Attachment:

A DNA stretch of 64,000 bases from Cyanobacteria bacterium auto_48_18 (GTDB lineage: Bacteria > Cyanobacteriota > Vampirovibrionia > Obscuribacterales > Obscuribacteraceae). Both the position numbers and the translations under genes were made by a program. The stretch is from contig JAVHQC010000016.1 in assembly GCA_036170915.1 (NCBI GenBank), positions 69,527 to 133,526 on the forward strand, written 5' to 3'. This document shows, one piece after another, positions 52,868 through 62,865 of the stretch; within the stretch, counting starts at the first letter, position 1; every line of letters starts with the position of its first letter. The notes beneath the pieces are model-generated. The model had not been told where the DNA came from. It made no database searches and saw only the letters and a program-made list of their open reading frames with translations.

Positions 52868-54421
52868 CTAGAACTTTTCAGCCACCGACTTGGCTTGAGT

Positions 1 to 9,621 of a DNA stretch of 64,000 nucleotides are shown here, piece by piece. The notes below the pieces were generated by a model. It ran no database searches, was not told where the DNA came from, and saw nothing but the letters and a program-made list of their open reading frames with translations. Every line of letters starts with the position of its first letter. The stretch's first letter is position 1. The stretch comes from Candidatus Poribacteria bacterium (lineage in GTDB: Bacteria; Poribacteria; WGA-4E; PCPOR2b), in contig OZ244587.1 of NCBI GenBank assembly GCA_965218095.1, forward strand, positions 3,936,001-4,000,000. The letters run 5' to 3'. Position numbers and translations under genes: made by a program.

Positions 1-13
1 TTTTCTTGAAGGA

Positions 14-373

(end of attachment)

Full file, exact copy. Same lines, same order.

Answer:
A DNA stretch of 64,000 bases from Cyanobacteria bacterium auto_48_18 (GTDB lineage: Bacteria > Cyanobacteriota > Vampirovibrionia > Obscuribacterales > Obscuribacteraceae). Both the position numbers and the translations under genes were made by a program. The stretch is from contig JAVHQC010000016.1 in assembly GCA_036170915.1 (NCBI GenBank), positions 69,527 to 133,526 on the forward strand, written 5' to 3'. This document shows, one piece after another, positions 52,868 through 62,865 of the stretch; within the stretch, counting starts at the first letter, position 1; every line of letters starts with the position of its first letter. The notes beneath the pieces are model-generated. The model had not been told where the DNA came from. It made no database searches and saw only the letters and a program-made list of their open reading frames with translations.

Positions 52868-54421
52868 CTAGAACTTTTCAGCCACCGACTTGGCTTGAGT

Positions 1 to 9,621 of a DNA stretch of 64,000 nucleotides are shown here, piece by piece. The notes below the pieces were generated by a model. It ran no database searches, was not told where the DNA came from, and saw nothing but the letters and a program-made list of their open reading frames with translations. Every line of letters starts with the position of its first letter. The stretch's first letter is position 1. The stretch comes from Candidatus Poribacteria bacterium (lineage in GTDB: Bacteria; Poribacteria; WGA-4E; PCPOR2b), in contig OZ244587.1 of NCBI GenBank assembly GCA_965218095.1, forward strand, positions 3,936,001-4,000,000. The letters run 5' to 3'. Position numbers and translations under genes: made by a program.

Positions 1-13
1 TTTTCTTGAAGGA

Positions 14-373